The Louisville Institute is a Lilly Endowment-funded
program based at Louisville Seminary supporting
those who lead and study American religious
institutions. The fundamental mission of the Louisville Institute
is to enrich the religious life of American Christians
and to encourage the revitalization of their institutions,
by bringing together those who lead religious institutions
with those who study them, so that the work of each
might inform and strengthen the other.
The Louisville Institute seeks to fulfill its mission to bring together religious leaders and academics through three separate but related programs: 1) grantmaking, 2) fellowships in theological education, and 3) collaborative inquiry.
The grantmaking program seeks to support both research and inquiry by scholar/pastors and scholar/educators that strengthen the religious life of North American Christians and their institutions while simultaneously advancing American religious and theological scholarship. The Louisville Institute currently offers four grant programs:
The Louisville Institute offers three fellowships in theological education as part of its Vocation of the Theological Educator Initiative:
- Doctoral Fellowships support a two-year, nonresidential cohort of Ph.D./Th.D. students who are considering theological education as their vocation.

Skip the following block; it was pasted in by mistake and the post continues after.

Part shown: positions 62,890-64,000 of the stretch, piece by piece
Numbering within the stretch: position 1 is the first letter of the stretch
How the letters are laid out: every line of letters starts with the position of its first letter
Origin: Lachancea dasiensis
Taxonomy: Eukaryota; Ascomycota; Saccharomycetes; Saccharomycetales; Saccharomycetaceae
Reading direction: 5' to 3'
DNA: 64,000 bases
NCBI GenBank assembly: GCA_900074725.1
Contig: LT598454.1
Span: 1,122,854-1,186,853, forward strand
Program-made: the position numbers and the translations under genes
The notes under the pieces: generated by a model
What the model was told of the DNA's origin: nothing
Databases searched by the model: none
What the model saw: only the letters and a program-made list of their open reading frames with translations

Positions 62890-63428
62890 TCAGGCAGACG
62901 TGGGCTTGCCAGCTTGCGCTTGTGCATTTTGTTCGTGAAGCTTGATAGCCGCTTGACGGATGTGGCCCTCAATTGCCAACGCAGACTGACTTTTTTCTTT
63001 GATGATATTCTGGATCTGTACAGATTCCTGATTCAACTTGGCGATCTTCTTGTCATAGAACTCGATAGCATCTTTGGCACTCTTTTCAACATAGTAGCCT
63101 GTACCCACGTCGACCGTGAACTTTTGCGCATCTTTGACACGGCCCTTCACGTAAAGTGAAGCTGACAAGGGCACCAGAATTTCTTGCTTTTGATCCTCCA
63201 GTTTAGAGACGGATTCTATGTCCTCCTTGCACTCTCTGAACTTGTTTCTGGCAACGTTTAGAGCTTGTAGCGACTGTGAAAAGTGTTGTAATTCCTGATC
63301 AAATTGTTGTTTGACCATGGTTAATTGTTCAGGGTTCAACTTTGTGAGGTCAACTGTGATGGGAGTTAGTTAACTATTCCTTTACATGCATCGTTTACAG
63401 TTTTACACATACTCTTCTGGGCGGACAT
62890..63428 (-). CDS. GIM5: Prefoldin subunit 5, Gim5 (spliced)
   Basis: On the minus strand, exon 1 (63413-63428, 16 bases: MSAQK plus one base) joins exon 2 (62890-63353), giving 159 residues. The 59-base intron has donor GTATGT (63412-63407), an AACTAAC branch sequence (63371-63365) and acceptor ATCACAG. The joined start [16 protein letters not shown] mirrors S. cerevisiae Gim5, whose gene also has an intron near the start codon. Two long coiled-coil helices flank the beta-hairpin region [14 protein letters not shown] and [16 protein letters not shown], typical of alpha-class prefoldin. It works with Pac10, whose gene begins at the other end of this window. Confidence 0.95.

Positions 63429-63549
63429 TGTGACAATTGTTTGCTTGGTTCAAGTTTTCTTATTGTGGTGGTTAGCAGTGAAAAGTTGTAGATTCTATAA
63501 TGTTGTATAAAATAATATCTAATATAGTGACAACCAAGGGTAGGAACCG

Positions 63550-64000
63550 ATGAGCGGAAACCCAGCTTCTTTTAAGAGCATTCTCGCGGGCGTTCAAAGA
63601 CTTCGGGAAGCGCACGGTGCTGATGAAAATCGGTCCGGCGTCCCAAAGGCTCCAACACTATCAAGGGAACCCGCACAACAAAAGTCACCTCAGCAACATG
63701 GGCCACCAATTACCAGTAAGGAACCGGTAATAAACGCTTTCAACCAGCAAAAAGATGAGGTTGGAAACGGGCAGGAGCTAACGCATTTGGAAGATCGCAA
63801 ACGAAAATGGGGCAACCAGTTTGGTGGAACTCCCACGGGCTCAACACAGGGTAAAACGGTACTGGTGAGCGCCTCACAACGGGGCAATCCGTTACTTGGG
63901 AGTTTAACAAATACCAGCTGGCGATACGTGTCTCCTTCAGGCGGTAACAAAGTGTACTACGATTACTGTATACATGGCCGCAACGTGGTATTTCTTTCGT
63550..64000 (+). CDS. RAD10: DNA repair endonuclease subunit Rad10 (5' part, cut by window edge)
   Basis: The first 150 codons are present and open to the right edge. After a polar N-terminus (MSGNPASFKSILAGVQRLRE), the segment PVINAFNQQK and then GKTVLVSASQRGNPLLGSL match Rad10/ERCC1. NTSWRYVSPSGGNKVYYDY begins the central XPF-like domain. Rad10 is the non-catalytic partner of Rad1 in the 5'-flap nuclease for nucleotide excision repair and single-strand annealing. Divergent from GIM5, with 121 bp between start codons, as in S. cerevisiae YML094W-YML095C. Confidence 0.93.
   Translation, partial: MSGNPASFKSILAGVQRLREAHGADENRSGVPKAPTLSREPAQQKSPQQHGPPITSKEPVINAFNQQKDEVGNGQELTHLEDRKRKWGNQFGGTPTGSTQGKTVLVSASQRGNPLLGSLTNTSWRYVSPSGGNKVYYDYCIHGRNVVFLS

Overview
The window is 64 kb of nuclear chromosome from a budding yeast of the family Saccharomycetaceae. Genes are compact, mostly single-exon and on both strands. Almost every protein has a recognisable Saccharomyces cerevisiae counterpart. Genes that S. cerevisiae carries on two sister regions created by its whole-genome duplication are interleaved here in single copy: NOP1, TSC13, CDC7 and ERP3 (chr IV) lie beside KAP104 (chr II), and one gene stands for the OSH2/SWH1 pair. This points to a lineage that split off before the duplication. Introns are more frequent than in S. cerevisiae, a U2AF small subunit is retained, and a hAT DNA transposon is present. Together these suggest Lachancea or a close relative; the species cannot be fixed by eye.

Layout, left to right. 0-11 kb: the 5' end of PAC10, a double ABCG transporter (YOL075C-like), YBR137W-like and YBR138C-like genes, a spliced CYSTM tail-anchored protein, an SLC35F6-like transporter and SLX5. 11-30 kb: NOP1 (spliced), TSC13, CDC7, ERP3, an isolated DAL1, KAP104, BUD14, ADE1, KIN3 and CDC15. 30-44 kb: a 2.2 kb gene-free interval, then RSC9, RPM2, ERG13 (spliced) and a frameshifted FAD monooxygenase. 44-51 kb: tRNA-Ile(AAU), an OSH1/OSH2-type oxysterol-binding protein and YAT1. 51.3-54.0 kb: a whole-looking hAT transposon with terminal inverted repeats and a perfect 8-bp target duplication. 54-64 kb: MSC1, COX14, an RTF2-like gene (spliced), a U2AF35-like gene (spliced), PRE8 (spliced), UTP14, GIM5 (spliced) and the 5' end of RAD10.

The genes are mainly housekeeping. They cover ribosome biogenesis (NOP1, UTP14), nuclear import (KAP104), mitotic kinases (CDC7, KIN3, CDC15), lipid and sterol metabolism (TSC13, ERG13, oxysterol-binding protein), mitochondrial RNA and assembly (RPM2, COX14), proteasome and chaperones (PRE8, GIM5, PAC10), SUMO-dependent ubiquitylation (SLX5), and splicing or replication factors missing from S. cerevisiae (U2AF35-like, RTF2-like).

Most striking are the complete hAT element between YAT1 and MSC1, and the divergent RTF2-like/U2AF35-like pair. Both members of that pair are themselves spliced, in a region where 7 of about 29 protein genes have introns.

- Dissertation Fellowships support the final year of Ph.D. or Th.D. dissertation writing for students engaged in research pertaining to North American Christianity. As part of the VTE Initiative, this program supports but is not limited to scholars who intend a career in theological education.
- Postdoctoral Fellowships provide promising recent graduates a two-year teaching internship in a theological school.
The Collaborative Inquiry program supports teams of four to six pastors and professors who propose projects to strengthen the life of North American Christian congregations. Each team will spend three years exploring together a question of vital importance to the church. All funded projects should involve substantial opportunity for learning that will benefit the church by addressing a living question the church faces in each of these areas.
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